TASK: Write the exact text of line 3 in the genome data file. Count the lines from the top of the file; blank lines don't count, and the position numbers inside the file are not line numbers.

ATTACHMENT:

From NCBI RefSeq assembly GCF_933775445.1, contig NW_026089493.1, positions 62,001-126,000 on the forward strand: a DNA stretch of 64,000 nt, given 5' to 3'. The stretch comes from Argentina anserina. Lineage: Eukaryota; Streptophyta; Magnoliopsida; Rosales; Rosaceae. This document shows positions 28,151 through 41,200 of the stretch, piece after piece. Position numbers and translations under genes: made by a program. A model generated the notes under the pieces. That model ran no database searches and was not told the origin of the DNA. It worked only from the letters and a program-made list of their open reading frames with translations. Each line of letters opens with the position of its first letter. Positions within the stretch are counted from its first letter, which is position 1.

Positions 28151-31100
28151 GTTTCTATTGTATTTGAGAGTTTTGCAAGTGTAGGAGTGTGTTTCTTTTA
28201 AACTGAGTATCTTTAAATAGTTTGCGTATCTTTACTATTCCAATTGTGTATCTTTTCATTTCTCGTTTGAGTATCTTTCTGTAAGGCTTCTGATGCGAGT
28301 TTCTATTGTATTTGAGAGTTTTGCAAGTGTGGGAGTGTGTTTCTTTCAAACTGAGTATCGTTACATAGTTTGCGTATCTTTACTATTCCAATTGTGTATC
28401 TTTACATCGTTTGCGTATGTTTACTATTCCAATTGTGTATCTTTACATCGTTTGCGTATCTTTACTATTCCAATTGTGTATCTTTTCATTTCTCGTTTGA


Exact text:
28151 GTTTCTATTGTATTTGAGAGTTTTGCAAGTGTAGGAGTGTGTTTCTTTTA